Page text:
The two immediately collaborated creatively. They would spend evening jamming on guitars. Shambley had bought an iPad, but didn’t know much about how to use it. Collins offered to help him out and show him some of the apps and programs.

“He’d gotten this iPad and was wondering about ProCreate and I told him that’s the program I use to create logos,” Collins said. “We just sat down at Cup-A-Joe’s and I showed him what I’d done and I was giving him tips with no intention of anything else. That sparked talk about big-picture ideas, opportunities. We balance really well with my big-picture, dream-head-in-the-clouds, and Dillon’s got enough of that, but also grounds me pretty well. We knew we wanted to work together. We decided in January 2019 that we would come up with a plan and execute it. Here we are more than a year later and he’s my creative director and we’ve created show flyers and logos together, custom graphics, videos, recorded and produced albums. It’s just been a cool ride.”

What attracted Shambley to want to work with The Digital Butler was also effective with his sister-in-law, Iva Beveridge.

“I actually called Josh for advice on something irrelevant,” Beveridge said. “There’s a huge aspect of serendipity to all of it. It came together beautifully on its own. Again, without any ulterior motive, which I think says a lot about this business structure, in general. The Digital Butler wants to help people market authentically and tell their story. Specifically, we want to help in this community everyone from musicians to small- and medium-size businesses structure their marketing not only to survive in the age that we’re in right now — where everything basically needs to be digital — but also to take people away from trying to outsource interruption marketing and reach out to people who care and want what they’re talking about. I’m from Asheville originally. My brother’s fiancé mentioned an opportunity to become a marketer with a company that she worked for, which was a nonprofit in Asheville. I was nervous to take that opportunity. I was a designer at a company for five years prior to this. I wasn’t sure I was ready for it. My brother told me Josh has been doing that, and I should just call him and ask for his advice. Josh and I had an open-hearted conversation about, basically imposter syndrome, and stepping into that kind of role. From there the conversation developed into can we work together? Could I be an asset to what you’re doing already? Would that be a better value proposition to give to new potential clients with both of us together?”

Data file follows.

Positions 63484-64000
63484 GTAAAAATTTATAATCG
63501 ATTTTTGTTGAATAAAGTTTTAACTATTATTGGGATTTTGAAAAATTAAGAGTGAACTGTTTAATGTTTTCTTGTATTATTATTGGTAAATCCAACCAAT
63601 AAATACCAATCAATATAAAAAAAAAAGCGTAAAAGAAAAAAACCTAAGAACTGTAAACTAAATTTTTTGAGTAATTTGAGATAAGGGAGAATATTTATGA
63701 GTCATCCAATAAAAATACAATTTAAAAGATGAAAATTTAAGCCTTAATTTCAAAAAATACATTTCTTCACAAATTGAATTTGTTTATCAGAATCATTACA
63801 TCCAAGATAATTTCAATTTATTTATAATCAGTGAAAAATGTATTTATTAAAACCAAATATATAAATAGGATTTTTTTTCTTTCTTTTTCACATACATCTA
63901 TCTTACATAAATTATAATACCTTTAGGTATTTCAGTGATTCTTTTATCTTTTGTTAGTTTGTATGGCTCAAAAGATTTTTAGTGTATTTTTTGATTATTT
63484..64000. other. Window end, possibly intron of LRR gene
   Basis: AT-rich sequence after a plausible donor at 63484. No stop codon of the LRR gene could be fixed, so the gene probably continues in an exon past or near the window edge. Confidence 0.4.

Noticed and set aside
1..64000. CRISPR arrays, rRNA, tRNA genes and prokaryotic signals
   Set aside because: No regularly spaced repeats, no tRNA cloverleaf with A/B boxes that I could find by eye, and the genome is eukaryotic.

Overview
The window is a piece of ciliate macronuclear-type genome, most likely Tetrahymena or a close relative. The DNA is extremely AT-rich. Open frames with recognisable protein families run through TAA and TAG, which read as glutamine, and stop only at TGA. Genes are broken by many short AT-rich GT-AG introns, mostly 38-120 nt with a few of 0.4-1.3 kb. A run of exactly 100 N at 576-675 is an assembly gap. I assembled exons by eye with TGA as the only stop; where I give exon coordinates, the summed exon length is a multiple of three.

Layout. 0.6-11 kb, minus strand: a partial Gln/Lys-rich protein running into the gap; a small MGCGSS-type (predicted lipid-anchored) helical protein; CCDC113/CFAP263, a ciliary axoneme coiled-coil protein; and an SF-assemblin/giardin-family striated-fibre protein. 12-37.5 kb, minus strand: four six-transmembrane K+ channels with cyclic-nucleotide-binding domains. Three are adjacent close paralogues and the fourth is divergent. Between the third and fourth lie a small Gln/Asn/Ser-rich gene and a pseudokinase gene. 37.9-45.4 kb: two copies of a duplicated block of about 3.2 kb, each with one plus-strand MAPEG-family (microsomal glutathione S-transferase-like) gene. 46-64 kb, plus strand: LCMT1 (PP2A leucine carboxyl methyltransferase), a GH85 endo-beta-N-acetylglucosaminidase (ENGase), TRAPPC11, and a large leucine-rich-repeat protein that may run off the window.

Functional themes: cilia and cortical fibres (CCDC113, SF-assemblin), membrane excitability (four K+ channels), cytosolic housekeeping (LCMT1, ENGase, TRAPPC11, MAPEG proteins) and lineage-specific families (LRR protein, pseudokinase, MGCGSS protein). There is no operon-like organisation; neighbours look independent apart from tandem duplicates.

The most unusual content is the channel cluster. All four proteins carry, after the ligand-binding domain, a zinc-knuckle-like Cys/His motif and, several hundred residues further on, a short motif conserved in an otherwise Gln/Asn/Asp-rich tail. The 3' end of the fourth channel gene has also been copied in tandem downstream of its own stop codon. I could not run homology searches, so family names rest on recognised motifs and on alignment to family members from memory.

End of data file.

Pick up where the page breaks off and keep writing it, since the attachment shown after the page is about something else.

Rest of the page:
“And the answer was ‘yes.’ As you can tell by the way she articulates there’s a reason why she’s the director of marketing,” Josh said. 

“I think there’s a lot to be said about being true to yourself and the business. You’ve gotta find that balance. You’ve got to hit numbers, you’ve gotta get revenue. I think often times what happens is people sacrifice the things that are going to make them successful longterm — creating an authentic engagement,” Collins added. “You have to understand your tribe in terms of your consumer. It is much more beneficial for a small- to medium-size business to not try to get the numbers of an Apple or a Target, but to focus on your niche tribe. You get higher levels of engagement. If you execute a marketing strategy effectively, then you’re putting out an authentic brand that you have thought through, defined and you’re very clear on your mission vision values, and what you put out digitally represents that. The better you do at controlling your branding, the better you do at managing your reputation.”